the entrepreneur decides to give 20% of the business to person X, for free, as they feel person X can add tremendous value to the business
Yes that would dilute your percentage but not necessarily your value. Note that this seems to be an extraordinary example as the more typical example would be to sell the shares for their current value. In that case, your value would stay the same since you would own a smaller portion of a larger pie.
If instead that used shares as an incentive to employ someone else, then (assuming there's not fraud or stupidity involved) presumably that person would add an equivalent amount of value to the company, which would benefit you as well. So it's the same principle. If the present value of X's contributions was worth the same as the shares they're given, then you would still own a smaller portion of a larger pie (i.e. you would own a portion of the future benefits that person X brings). Now, if that person underperforms, that's bad for you as a shareholder, but it would be bad for you if they instead raised cash and used that cash unwisely.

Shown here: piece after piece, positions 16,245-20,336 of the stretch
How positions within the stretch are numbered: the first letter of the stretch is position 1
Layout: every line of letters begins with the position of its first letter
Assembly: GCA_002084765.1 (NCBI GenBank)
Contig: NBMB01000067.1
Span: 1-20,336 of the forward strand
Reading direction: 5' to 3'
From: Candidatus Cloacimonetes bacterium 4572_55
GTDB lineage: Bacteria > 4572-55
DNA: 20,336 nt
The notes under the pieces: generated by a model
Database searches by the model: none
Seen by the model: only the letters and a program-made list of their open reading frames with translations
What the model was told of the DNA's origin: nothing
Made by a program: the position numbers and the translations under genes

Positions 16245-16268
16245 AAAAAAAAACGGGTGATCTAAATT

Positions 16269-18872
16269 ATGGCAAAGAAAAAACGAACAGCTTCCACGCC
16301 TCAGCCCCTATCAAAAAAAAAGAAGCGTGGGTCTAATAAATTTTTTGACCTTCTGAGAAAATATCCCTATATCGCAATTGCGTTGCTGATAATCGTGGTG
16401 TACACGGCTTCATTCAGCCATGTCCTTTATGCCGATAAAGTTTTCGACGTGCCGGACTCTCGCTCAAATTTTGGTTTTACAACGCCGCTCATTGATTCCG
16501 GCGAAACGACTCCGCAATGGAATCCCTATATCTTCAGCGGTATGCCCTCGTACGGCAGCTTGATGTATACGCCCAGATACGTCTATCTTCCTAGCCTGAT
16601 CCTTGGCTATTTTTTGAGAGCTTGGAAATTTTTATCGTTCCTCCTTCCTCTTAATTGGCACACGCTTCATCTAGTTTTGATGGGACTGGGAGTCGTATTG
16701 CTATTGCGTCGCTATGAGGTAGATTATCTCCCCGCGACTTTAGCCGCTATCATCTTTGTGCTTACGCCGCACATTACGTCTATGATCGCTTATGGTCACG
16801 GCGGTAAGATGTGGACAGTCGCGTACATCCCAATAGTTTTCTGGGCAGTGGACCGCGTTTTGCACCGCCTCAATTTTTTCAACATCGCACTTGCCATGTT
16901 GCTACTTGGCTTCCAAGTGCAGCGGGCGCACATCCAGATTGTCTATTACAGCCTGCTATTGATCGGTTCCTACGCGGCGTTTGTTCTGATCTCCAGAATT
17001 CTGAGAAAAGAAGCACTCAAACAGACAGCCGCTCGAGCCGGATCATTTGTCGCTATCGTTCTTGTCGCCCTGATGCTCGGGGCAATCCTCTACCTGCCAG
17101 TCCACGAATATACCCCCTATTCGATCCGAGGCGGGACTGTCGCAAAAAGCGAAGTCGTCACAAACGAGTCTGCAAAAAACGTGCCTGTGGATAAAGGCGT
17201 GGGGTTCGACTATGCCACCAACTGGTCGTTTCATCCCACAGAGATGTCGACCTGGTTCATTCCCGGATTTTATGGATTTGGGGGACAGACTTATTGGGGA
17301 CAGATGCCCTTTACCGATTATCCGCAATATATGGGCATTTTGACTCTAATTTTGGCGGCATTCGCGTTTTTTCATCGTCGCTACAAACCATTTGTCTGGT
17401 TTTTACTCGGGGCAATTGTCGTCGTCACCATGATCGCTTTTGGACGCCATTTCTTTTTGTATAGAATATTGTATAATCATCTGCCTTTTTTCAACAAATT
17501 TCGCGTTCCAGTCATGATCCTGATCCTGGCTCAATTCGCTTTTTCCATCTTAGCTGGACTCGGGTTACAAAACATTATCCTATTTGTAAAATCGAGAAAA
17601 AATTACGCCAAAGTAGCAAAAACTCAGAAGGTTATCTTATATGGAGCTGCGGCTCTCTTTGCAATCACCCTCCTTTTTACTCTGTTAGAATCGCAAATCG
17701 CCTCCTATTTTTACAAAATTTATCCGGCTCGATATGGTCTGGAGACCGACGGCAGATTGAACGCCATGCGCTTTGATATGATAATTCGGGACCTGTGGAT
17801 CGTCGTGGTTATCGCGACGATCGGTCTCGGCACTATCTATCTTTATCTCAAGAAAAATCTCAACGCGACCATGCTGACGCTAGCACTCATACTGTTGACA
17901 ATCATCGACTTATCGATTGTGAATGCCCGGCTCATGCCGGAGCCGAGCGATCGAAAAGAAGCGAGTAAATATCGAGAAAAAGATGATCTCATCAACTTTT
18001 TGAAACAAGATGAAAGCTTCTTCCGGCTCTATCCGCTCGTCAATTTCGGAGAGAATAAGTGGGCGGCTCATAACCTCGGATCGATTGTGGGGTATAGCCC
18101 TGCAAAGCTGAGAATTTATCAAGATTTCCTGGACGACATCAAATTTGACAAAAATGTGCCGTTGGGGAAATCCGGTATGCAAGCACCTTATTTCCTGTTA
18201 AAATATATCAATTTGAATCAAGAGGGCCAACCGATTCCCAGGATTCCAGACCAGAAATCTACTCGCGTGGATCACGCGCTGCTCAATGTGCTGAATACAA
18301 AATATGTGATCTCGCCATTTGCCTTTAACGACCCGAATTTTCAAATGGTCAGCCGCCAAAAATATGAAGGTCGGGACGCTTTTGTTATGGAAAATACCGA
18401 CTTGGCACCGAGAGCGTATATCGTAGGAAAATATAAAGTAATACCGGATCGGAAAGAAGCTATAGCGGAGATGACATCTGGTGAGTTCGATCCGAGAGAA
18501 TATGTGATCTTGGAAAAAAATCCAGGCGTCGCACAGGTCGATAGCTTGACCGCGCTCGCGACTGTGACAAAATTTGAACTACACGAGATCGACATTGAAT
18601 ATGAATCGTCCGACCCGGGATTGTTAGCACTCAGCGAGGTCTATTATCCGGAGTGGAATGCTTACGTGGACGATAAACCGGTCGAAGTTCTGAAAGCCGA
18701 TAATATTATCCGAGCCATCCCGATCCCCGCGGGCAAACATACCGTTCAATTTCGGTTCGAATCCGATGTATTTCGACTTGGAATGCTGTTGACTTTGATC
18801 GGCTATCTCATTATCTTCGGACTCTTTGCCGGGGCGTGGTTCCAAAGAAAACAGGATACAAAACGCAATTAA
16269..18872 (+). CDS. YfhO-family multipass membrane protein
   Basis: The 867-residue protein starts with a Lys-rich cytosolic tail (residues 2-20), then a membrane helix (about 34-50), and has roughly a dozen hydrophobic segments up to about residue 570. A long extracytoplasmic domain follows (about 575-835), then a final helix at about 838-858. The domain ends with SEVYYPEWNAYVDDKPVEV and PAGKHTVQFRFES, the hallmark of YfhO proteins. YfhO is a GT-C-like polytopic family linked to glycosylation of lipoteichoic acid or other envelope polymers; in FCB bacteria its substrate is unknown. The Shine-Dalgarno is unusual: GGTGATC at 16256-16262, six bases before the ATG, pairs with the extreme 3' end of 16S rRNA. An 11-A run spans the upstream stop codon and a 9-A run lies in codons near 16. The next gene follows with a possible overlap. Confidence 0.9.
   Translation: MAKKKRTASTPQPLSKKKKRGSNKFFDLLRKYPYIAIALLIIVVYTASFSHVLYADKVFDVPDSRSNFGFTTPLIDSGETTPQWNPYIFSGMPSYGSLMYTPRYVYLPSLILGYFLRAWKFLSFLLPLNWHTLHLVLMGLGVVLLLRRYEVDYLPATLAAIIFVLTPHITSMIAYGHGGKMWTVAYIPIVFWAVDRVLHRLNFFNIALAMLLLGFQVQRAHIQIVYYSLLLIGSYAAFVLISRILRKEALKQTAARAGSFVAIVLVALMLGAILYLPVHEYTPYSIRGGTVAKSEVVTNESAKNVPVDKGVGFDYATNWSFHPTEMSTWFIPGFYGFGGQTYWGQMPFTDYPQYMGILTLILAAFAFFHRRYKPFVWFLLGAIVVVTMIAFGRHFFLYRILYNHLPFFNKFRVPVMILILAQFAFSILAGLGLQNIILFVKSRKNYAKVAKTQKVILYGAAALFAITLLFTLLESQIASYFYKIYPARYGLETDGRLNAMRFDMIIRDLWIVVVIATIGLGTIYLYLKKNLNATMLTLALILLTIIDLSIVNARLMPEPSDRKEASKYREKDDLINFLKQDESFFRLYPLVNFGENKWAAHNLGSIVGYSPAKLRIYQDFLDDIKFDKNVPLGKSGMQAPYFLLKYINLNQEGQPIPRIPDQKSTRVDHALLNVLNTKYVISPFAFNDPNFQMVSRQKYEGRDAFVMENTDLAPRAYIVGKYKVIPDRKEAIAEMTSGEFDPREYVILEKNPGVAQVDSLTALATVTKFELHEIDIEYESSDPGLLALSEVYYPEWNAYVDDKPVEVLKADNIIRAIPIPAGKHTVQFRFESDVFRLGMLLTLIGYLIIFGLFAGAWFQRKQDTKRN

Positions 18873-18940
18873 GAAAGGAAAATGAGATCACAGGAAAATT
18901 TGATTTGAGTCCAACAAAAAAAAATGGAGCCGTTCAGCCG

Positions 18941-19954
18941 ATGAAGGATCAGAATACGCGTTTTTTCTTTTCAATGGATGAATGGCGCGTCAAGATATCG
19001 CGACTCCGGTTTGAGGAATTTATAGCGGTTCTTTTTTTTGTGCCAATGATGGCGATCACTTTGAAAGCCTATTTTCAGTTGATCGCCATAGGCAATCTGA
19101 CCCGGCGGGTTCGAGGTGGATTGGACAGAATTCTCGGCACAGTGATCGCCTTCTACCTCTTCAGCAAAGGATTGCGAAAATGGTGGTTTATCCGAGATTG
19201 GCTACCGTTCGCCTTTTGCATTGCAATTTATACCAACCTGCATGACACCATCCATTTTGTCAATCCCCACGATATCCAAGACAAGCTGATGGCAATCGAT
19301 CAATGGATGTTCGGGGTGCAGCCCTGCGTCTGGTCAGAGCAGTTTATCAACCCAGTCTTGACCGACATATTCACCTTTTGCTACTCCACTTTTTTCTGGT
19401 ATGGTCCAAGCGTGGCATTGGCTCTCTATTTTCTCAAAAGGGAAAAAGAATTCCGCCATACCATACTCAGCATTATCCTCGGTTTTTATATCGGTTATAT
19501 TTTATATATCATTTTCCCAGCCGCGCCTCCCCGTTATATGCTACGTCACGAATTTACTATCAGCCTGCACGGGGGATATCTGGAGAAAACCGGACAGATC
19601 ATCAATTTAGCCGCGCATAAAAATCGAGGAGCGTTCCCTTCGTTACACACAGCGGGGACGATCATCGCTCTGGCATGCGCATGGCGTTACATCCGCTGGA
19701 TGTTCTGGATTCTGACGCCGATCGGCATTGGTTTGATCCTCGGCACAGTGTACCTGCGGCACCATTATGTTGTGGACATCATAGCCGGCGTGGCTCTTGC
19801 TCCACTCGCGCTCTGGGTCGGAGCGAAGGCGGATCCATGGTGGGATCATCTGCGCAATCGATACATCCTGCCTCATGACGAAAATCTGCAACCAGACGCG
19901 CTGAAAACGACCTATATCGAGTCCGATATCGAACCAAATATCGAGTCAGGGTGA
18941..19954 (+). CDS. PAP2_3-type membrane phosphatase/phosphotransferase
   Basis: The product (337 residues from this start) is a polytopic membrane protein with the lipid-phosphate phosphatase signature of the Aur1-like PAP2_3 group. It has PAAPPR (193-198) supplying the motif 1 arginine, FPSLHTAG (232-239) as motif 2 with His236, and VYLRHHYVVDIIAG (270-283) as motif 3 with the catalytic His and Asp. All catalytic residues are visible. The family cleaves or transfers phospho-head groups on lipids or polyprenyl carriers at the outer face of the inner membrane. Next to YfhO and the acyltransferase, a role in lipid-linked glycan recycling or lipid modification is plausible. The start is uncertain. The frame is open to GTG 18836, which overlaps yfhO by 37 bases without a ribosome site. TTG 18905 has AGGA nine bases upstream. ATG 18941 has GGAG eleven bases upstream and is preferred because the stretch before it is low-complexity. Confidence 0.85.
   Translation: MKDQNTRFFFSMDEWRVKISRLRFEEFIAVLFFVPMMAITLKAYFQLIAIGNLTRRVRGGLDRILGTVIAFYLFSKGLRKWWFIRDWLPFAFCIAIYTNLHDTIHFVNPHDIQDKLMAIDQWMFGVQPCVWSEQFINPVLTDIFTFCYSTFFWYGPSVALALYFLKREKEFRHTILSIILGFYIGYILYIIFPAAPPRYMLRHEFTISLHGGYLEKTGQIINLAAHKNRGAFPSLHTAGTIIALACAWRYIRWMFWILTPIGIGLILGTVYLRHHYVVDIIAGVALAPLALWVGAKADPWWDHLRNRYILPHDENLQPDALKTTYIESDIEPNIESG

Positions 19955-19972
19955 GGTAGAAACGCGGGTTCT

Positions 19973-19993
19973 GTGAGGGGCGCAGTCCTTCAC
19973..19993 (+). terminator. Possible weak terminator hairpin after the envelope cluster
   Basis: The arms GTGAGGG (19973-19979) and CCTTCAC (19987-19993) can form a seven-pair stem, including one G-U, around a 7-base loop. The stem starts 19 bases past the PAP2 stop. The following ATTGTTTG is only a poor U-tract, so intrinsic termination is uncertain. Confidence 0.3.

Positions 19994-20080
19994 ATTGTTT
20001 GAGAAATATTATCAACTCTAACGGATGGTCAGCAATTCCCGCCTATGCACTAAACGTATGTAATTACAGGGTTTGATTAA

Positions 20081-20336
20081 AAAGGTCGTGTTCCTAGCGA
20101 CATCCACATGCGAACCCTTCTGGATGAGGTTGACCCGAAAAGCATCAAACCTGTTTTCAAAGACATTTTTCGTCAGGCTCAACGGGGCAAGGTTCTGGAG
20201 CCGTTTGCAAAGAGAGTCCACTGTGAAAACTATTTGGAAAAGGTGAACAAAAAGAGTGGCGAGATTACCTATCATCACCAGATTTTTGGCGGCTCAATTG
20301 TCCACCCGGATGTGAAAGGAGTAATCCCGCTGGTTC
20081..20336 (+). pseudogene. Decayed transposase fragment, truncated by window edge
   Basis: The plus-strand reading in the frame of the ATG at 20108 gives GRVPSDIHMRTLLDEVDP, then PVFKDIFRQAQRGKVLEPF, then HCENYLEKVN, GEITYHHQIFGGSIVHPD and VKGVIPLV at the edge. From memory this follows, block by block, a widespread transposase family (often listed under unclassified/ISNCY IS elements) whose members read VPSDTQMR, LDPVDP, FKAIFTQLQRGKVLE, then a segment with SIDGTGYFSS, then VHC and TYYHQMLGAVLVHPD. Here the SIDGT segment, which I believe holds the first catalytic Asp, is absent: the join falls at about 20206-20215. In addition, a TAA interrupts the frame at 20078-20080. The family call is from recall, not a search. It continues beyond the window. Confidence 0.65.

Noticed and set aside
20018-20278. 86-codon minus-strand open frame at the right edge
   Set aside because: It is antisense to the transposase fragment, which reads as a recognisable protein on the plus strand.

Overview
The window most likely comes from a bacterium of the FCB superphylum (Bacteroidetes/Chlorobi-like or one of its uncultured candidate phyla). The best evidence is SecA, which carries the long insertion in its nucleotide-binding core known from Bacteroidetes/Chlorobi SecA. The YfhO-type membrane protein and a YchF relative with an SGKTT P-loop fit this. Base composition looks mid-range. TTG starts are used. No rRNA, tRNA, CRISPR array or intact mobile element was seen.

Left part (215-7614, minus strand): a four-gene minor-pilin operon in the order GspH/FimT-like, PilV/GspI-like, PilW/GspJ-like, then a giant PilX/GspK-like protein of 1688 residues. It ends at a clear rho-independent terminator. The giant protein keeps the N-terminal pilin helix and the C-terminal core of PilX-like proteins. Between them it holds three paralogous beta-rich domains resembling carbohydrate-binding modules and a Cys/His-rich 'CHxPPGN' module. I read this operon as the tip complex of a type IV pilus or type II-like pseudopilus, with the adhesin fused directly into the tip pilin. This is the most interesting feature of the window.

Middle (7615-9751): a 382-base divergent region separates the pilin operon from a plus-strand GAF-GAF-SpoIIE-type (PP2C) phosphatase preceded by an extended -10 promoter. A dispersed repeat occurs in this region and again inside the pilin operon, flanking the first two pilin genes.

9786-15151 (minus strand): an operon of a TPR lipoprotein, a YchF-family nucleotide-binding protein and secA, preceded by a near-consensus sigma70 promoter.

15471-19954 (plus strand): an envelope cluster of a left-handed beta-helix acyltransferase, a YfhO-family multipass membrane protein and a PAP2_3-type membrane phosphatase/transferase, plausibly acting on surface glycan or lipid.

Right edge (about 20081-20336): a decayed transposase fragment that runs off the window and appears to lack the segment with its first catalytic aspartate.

That's much harder to quantify than a direct cash sale, but the principle is the same.
Can an entrepreneur issue new shares for the company and dilute me like this?
That's more of a legal question and it depends on the by-laws of the company and the laws in their jurisdiction, but it's not unusual for companies to issue more shares provided that have the approval of the board of directors and the existing shareholders, based on the by-laws of the company. Such issues can be dilutive but not always. Certainly fraud can happen which makes it important that you fully understand whatever you're investing in.